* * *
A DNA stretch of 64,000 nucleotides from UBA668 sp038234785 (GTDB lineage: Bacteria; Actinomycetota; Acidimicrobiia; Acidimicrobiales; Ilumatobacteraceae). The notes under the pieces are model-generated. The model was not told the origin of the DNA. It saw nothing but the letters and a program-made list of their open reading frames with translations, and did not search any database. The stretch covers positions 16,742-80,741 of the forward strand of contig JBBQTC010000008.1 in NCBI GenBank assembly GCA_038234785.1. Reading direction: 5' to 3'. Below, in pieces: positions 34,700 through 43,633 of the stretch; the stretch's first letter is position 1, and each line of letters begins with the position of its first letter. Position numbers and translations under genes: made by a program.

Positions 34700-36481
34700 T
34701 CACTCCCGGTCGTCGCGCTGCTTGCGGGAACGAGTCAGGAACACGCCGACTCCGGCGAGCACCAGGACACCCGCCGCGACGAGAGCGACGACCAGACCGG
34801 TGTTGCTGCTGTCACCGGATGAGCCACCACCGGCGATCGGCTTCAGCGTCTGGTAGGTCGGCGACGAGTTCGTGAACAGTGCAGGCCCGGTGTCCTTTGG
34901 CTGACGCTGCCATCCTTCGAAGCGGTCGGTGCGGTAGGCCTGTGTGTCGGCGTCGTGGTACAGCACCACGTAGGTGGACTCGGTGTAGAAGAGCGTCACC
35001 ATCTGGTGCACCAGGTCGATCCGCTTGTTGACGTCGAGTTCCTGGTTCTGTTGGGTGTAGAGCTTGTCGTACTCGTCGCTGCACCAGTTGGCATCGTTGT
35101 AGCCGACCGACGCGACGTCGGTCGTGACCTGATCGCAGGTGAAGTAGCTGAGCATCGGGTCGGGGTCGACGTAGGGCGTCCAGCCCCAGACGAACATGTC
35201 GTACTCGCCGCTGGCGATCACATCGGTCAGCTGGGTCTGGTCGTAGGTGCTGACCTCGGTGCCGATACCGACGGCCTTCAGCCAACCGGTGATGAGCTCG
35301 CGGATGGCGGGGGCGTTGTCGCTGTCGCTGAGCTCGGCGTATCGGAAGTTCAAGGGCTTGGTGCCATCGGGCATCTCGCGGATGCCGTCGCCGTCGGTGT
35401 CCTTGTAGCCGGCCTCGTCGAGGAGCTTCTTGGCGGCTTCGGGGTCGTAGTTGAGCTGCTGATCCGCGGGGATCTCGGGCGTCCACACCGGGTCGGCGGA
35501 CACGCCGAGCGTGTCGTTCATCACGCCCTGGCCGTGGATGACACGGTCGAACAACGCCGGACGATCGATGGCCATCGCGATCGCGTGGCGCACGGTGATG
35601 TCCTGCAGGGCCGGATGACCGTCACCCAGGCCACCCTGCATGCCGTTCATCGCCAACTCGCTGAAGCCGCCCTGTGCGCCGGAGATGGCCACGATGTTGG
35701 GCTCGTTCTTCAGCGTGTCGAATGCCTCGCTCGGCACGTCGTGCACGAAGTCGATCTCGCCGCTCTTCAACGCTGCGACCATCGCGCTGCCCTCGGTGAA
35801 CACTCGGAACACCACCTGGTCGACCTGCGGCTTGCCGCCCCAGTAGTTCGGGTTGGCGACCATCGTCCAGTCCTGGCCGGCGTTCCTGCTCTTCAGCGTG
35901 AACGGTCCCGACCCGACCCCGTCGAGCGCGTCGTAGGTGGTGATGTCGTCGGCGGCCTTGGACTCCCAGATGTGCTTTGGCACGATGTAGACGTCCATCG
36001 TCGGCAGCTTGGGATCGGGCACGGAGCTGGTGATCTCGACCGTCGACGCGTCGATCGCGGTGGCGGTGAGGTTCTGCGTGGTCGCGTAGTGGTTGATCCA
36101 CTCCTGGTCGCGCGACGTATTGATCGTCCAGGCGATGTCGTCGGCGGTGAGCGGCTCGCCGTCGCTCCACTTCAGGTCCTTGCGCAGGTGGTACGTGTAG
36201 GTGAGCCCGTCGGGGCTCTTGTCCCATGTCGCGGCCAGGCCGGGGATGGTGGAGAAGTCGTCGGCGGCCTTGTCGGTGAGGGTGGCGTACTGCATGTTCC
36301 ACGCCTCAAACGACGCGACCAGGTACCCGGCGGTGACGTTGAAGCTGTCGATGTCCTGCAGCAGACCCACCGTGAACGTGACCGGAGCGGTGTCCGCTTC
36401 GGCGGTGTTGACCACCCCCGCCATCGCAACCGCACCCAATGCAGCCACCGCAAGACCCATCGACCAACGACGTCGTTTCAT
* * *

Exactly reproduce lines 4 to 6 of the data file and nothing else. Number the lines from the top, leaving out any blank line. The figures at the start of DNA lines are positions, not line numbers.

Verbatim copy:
34701 CACTCCCGGTCGTCGCGCTGCTTGCGGGAACGAGTCAGGAACACGCCGACTCCGGCGAGCACCAGGACACCCGCCGCGACGAGAGCGACGACCAGACCGG
34801 TGTTGCTGCTGTCACCGGATGAGCCACCACCGGCGATCGGCTTCAGCGTCTGGTAGGTCGGCGACGAGTTCGTGAACAGTGCAGGCCCGGTGTCCTTTGG
34901 CTGACGCTGCCATCCTTCGAAGCGGTCGGTGCGGTAGGCCTGTGTGTCGGCGTCGTGGTACAGCACCACGTAGGTGGACTCGGTGTAGAAGAGCGTCACC